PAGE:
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Littlejohn's Lost World by Richard Littlejohn

Littlejohn's Lost World

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Sue Baker's view...

Born in the early 1950’s, Richard Littlejohn, experienced childhood without computers and wall-to-wall TV and had the freedom to roam in town or country. Now, when parents would be prosecuted for allowing their children this degree of liberty he asks how have we come to this? Littlejohn’s Lost World is a look back to his own childhood and times, the changes, the differences in culture, experience and social icons, better or worse it was a very different world.

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Littlejohn's Lost World by Richard Littlejohn

One of Britain's most successful, controversial columnists looks back on his childhood and how we got from there to here. Richard Littlejohn was born in Ilford, Essex in 1954. It wasn't just another century, it was another country. Wartime rationing was still in force. Children who grew up in the Fifties and Sixties ran free and wild. They were always outdoors and played in cornfields, on building sites and in air raid shelters. There was no suffocating elf'n'safety culture, no computer games and no-one suffered from now-fashionable food allergies. Milk came from cows at the local dairy, not supermarkets. Beef dripping was good for you. Holidays meant a trip to Southend in a Ford Anglia, which went from 0-60 in about three weeks. Instead of the internet, there were libraries. Instead of 24-hour satellite television, there was the anarchic free-for-all of Saturday morning pictures and the Under The Bedclothes Club on Radio Luxembourg. Sherbet lemons, Jubblies and even National Health orange juice contributed to widespread tooth decay. A visit to the school dentist was like entering Torquemada's torture chamber. Men and boys all wore shirts and ties, even at weekends. Families looked after their own. Divorce was uncommon, immigration was minimal. Richard revisits childhood haunts, encountering an England changed beyond recognition - from the covered market which is now a 30-storey Dubai-style tower block to his old primary school, where pupils now speak 20 different languages as their mother tongue. His old grammar school has been abolished and demolished. From Muffin the Mule to Jimi Hendrix at the Isle of Wight Festival in 1970, this book is part memoir, part social documentary. Poignant, warm and funny, it really is a journey to a Lost World.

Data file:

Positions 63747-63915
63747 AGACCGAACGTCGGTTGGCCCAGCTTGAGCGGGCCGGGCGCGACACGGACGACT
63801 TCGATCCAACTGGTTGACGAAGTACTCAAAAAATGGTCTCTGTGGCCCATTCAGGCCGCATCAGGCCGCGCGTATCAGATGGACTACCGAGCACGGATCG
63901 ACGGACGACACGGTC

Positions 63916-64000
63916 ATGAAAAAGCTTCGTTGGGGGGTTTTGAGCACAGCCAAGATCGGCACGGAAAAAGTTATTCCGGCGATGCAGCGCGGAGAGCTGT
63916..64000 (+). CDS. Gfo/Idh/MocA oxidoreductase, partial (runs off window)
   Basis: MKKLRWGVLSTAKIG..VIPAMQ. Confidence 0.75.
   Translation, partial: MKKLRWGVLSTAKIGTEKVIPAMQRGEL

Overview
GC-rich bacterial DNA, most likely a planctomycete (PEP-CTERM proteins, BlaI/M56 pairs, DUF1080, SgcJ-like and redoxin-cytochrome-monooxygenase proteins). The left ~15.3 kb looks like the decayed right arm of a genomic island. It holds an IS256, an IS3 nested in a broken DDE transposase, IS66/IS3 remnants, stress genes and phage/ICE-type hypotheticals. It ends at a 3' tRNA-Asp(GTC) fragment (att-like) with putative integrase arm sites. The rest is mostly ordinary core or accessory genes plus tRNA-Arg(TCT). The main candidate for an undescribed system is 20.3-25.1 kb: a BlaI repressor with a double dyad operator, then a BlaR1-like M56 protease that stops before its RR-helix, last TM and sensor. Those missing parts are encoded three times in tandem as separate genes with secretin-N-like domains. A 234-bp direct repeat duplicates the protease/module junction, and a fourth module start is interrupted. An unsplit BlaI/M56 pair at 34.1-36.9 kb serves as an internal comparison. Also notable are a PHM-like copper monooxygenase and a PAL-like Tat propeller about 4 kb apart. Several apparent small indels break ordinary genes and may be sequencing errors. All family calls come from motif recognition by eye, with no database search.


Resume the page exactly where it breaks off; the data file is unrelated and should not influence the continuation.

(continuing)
About the Author

Richard Littlejohn is an award-winning journalist and broadcaster, and author of two best-selling books. He has written for London's Evening Standard and Punch and is still a contributor to the Spectator. His twice-weekly columns in the Daily Mail and the Sun earned him a place in the inaugural Newspaper Hall of Fame as one of the most influential journalists of the past 40 years. He has been Fleet Street's Columnist of the Year and was named Irritant of the Year by the BBC's What The Papers Say awards for his unrivalled ability to get up the noses of the Establishment. His extensive radio and television work has brought him both a Sony award and a Silver Rose of Montreux. Littlejohn's satirical novel To Hell In A Handcart was released in 2001. His highly acclaimed non-fiction book You Couldn't Make It Up (1995) skewered John Major's Conservative government - much the same as Littlejohn's Britain (2007) did for the Blair years, and Littlejohn's House of Fun (2010) for thirteen years of Labour government.

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Book Info

Publication date

30th November 1999


Richard Littlejohn

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